Redefining the language of photography – can we please?
Everything is just awesome these days isn’t it? It’s all so amazing, spectacular, STUNNING. Boy, we do live in extraordinary times. Hang on, sorry, my mistake, I was just completely taken in by endless marketing guff.
I have watched the world getting fatter because apparently, despite appearances your arse doesn’t look big in that. And the same applies to photographs, such that if you are a newbie coming into the market, and your ambitions are to ‘make it’, you might just believe that the free piece you gave to that website/blog/forum/platform (delete as appropriate) is truly magnificent work, because the ‘community management’ person tweeted to the world that it is. And because someone who apparently is in the ‘business’ says its remarkable (my plan is to get as many superlatives into this article as possible), then we are supposed to just accept their word for it.
I occasionally take screenshots of my favourite ‘gospels according to someone who doesn’t know’. I could fill a few magazines with a bare smattering. So why do we allow all this hyped up ignorance and never question it? Well, because photography, like all visual arts is about taste, and most people rely upon others to tell them what theirs should be. Many people don’t actually know, and in this world of memes (Warhol was right when he said everyone would have their fifteen minutes of fame), nobody looks at anything long enough to form their own opinion – its just easier to believe and move on.
There has never been so much compelling, thoughtful, elevating photography. And if you look hard enough and wade through… you can find it. But you have a choice; because xyz says its ‘fantastic’, do we question it or not? We should, because we all have a duty in this industry to challenge everything we read and see (including much of the rubbish I write) because we are all responsible for its integrity, values and legacy. I wonder how we might in time reflect on so much of what is punted out there now and review it in a different light – I wonder if in time if we might feel hoodwinked. And if we do, then that’s our fault.
I can’t help but feel that social media is to photography what the X Factor is to music – a conduit that mixes and mangles until we are left with the boy group who had the best hair. The best hair will undoubtedly sell of course, but its just hair. In my vain attempt to appear erudite and caring, my personal social media stream is a depressing landslide of humanitarian disasters and often pretentious photography. And I know that somewhere in there, hidden under a morass of disappointment is some absolute brilliance, something engaging and worth spending more than a little time over. But I don’t have the energy, there are just too many oysters and not enough pearls. So I close my browser window and do something else instead. This is my personal tragedy and you may or may not share it, but in a time where there has never been so much breath-taking photography, I have never looked at so little.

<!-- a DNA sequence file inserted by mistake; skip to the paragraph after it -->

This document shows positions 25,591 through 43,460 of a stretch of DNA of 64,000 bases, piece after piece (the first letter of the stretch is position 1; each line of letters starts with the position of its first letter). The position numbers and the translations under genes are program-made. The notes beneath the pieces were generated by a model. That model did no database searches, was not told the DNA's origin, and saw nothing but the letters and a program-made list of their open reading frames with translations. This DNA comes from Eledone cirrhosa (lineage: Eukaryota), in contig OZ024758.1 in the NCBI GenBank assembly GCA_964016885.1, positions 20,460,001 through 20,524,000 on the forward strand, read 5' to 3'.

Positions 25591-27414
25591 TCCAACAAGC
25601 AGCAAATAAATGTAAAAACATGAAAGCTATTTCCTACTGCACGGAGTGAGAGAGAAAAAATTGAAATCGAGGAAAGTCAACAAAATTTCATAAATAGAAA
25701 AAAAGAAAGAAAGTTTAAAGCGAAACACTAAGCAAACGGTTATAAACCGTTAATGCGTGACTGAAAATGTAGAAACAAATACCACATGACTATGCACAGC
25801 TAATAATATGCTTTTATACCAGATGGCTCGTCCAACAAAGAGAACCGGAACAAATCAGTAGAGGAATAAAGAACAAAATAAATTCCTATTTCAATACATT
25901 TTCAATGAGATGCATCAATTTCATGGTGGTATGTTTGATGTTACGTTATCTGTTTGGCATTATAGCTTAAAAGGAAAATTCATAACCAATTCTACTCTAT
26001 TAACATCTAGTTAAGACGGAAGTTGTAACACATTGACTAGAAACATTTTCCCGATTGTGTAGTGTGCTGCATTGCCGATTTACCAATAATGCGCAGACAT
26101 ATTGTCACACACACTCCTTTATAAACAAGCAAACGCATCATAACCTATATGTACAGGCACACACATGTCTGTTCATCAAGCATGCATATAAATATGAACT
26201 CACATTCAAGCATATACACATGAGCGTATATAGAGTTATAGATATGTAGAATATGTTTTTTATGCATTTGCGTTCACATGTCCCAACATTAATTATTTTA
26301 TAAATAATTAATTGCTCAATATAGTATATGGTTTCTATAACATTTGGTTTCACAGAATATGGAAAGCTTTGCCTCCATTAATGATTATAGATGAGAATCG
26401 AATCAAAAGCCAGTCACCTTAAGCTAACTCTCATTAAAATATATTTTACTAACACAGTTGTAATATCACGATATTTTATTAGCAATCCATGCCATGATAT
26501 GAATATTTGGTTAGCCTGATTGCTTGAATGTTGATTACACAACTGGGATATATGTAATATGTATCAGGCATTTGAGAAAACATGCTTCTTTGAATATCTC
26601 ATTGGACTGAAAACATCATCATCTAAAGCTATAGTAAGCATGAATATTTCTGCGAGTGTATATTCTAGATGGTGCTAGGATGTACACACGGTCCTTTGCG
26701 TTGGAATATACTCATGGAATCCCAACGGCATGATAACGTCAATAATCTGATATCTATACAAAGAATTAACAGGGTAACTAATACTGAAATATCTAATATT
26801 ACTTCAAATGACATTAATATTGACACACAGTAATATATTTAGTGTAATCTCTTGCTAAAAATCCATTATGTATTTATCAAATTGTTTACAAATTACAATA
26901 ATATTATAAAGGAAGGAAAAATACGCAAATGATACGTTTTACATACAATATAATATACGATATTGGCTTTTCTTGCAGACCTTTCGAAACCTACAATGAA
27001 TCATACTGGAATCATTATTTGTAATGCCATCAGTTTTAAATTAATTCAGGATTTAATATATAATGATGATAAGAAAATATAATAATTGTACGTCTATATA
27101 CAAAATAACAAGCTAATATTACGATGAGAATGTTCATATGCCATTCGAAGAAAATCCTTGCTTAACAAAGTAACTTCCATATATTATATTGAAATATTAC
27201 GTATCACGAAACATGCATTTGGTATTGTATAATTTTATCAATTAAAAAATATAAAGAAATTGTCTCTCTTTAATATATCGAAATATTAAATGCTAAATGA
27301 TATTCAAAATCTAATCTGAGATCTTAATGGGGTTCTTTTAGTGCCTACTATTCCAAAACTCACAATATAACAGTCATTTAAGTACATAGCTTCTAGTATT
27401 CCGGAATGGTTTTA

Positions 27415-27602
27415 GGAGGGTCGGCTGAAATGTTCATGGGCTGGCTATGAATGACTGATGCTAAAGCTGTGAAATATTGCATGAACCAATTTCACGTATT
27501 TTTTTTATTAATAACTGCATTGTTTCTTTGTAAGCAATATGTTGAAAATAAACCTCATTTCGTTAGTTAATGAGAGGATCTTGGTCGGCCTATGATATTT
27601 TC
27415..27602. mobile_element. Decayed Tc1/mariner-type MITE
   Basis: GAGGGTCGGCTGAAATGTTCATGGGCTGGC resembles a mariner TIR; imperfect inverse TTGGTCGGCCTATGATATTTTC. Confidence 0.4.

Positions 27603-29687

What a terrible flaw in the system – albeit the central philosophy of the capitalists remit – flood people and turn them ‘unthinking’. I am a fan, I had my first camera at 13, I am a fan – and you are turning me off. Please don’t ruin this for me because you are riding someone else’s bandwagon but you haven’t learned to drive yet. There seems to be just one gear available now, the superlative gear, and everyone is full throttle. I am far less inclined to click a twitter link if someone tells me it’s ‘stunning’.
If I walk for about fifteen minutes from my apartment, through the Tuileries Gardens and across the Seine, I arrive in Saint Germain des Prés, the arrondissement of Hemmingway and Wilde, Simone de Beauvoir and Jean-Paul Sartre, the father of existentialism. Sartre believed that the individual's starting point is characterised by what has been called "the existential attitude", or a sense of disorientation and confusion in the face of an apparently meaningless or absurd world. I feel this every day, almost without fail.
After my perambulatory musings I stop for a coffee at Les Deux Magots, from where I can see La Hune, the bookshop of my dreams. I go as often as I can because its photography section is as good a place as any to waste the rest of your entire life. It is a place where that disorientating absurdity of the present is cast aside and replaced by something solid, something that grew into itself rightly and justly over time. It’s not a place where everything that is right is just thrown away for the expediency of now.
It’s not as though change isn’t absolutely the driving force behind so much good, I would be bored senseless without it. Its simply that this change we see is so often un-debated and unconsidered; it wasn’t born out of a thousand whimsical coffees from which a truth became clear – we just don’t have the time for that now. We don’t have the time to ask if it really is stunning, and let’s be honest, we don’t even know anymore.
Thank you to Martin Middlebrook for this post